Experience the frenzied genius of Zeng Fanzhi in Untitled, on offer in the Hong Kong Contemporary Art Evening Sale on 9 July 2020. Featuring a lone figure enmeshed within his iconic luanbi landscape, the painting reveals Zeng Fanzhi’s accomplished technical virtuoso and his formulation of a wholly original and universal idiom reflective of the increasing speed of contemporary urban life.
Untitled reveals Zeng Fanzhi’s highly technical painterly genius and startlingly original articulation of the binary between abstraction and figuration. Featuring a solitary figure entangled within a theatrically lit enclosure brimming with frenetic vibrancy, the imposing work is a complex net of visual amalgamations that creates an almost vertiginous sense of velocity. The thrilling tension of branches and trunks is set against a faintly glowing background of electric royal blue, while at the centre, at the liminal space between the formed and unformed, a suited figure compels attention with his striking gaze. Catapulted into a complex infrastructure of light and dark, the viewer becomes part of a phantasmagorical composition that extends laterally beyond the work’s surface.
Embedded in the tumultuous experience of contemporary life, the present work is simultaneously a departure from, and an extension of, Zeng Fanzhi’s celebrated Meat and Mask series into the realm of landscape in which the transition between figuration and abstraction progressively blurs. In these works, Zeng Fanzhi offers a unique blending of his idiosyncratic intuition for color reminiscent of German Expressionist painting and his astute sense of history devolving the rich past of Chinese landscape painting into a powerful contemporary vision.
Zeng Fanzhi began experimenting with landscapes shortly after the turn of the millennium. Beginning with adding abstract lines to his masked portraits, Zeng adopted the luanbi (loose-brush) technique around 2002. The style evolved from a period during which Zeng injured his right hand; by experimenting with using his left hand to paint, Zeng developed his new method of expression of loose-brush lines or luanbi xiantiao. To create the enthralling contrast of thick impasto brushstrokes with fine, delicate lines, Zeng at times uses two brushes simultaneously: a large brush conceives the background with expressive strokes while a thinner brush composes the breached tree branches.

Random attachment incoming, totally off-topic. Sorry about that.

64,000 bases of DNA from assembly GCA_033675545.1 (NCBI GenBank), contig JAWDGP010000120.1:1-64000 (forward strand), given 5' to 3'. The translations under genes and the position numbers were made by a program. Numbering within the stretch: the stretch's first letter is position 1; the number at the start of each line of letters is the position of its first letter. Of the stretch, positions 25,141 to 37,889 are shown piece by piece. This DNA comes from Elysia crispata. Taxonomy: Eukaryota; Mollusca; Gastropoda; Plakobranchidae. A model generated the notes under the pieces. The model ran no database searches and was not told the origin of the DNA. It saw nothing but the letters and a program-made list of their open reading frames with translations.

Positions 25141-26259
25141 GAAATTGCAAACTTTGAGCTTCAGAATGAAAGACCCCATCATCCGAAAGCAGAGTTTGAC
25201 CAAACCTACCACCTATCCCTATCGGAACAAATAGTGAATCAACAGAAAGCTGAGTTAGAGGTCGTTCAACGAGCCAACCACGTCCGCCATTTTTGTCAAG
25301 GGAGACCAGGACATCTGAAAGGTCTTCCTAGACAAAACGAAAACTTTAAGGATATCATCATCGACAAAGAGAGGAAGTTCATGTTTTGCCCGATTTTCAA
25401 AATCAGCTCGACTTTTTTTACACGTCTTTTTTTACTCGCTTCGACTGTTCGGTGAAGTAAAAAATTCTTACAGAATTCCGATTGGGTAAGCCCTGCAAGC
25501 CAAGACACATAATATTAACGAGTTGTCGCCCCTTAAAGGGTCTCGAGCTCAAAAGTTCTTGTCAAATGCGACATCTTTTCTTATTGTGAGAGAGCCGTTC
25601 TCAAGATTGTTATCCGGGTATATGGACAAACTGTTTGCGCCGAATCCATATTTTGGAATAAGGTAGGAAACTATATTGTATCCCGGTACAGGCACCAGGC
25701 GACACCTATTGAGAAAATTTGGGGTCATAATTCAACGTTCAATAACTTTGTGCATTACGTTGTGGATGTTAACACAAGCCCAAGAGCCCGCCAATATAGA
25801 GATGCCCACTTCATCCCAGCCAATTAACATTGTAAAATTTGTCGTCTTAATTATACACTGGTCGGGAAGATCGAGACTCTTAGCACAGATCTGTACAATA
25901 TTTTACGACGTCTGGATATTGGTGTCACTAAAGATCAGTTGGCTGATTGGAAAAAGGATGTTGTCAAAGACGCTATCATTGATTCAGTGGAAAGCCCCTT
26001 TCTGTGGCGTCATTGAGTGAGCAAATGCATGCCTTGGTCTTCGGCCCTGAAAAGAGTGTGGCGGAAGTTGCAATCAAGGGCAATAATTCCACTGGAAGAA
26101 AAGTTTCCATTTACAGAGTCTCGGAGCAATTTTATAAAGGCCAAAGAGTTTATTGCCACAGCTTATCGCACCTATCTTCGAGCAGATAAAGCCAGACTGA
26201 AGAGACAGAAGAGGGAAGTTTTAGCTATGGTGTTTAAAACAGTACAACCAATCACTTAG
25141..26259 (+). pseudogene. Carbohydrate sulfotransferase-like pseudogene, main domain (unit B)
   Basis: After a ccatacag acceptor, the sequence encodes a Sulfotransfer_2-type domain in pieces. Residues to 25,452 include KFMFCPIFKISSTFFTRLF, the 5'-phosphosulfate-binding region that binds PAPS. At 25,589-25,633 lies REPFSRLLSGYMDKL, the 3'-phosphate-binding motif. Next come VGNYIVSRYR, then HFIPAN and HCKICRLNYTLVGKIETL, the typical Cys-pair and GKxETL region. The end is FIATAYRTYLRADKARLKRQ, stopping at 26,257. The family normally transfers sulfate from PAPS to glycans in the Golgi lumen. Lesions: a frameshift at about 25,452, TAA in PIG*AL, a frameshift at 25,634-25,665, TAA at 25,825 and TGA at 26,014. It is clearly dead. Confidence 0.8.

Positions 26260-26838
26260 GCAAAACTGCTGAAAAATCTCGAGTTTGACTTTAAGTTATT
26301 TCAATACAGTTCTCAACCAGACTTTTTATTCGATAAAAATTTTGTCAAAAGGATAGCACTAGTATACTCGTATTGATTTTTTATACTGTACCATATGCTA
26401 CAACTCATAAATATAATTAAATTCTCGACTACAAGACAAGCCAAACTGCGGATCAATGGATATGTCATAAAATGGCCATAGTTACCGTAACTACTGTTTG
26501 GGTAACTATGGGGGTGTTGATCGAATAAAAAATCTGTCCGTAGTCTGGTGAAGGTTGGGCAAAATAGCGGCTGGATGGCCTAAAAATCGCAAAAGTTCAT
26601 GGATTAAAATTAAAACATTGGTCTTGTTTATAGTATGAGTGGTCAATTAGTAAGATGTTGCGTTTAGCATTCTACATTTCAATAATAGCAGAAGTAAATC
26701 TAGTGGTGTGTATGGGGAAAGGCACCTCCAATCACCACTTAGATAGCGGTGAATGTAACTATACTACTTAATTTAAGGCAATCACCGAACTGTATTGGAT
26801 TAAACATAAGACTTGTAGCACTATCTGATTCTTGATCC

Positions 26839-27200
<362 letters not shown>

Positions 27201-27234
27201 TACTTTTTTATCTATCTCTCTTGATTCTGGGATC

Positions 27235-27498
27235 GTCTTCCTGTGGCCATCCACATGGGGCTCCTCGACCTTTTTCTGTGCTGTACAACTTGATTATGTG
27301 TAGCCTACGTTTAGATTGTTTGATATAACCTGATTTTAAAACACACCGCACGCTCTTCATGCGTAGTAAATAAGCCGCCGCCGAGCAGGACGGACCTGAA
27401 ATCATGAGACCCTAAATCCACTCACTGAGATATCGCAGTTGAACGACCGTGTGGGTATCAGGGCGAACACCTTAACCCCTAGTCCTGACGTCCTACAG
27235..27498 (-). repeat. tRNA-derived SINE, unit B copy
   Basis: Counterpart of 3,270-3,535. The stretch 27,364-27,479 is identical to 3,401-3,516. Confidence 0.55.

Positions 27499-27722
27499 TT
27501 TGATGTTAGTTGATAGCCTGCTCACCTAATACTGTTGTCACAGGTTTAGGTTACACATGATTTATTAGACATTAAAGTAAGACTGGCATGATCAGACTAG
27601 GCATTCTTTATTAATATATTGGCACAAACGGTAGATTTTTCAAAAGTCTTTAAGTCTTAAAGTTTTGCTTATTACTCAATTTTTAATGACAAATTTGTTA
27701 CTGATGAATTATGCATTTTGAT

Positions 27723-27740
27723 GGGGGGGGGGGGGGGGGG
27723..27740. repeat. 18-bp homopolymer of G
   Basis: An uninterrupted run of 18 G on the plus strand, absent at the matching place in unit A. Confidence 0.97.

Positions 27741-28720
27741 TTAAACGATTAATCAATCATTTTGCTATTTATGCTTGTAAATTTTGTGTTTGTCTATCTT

Zeng’s development of scouring and scraping his works, using a palette knife to drag and extend wet paint, gives the work a frantic, energetic nature. The automatic flow of his brushstrokes unleashes an aesthetic expression akin to the automatic drawings of the Surrealists who engaged with the idea of the subconscious to create new images and forms; while the profusion of paint dispersed across the picture plane recalls the influence of Jackson Pollock, who himself was influenced by the Surrealist’s concept of “psychic automatism”.
Positioned at the very forefront of Chinese contemporary art, Zeng has created one of the most fascinating bodies of work over the last twenty-five years. Growing up amidst the Cultural Revolution, Zeng rose to fame with the depiction of carnal bodies in hospitals and figures with masked faces. While these early works reveal the influence of German Expressionism, the later landscape series enters into a visual and intellectual dialogue with the Chinese past. The present work in particular combines many important elements of Chinese landscape painting from the Tang and Song Dynasty. While the Tang Dynasty was dominated by an exploration of monochromism versus polychromism as well as scrutinizing the significance of line and texture, the Song Dynasty was best known for its preoccupation with landscape at large and its connection to the human condition. By manipulating the oil paint with fingers and brushstrokes, Zeng not only demonstrates his mastery of technique but creates undulating lines of immediate expressiveness and lyrical power that echo the historical relevance of landscape painting.
Translating his cultural heritage into the present, Zeng formulated a universal idiom reflective of the increasing speed of modern urban life juxtaposed with a nostalgic longing for pure nature that culminates in a dark and mysterious, almost apocalyptic vision. The natural organic flow of the lines in the present work creates new dichotomies of revealing and concealing, representing and abstracting, displaying more ambiguity than providing definite solutions. On the other hand, the figure embedded and melded within the abstracted landscape speaks to a poignant union of the abstract and the figurative, the personal and universal, the real and unreal.
“The power of Zeng Fanzhi’s work stems from this abstraction, from this way of showing an image and, as it evolves, the unreality of its foundations.”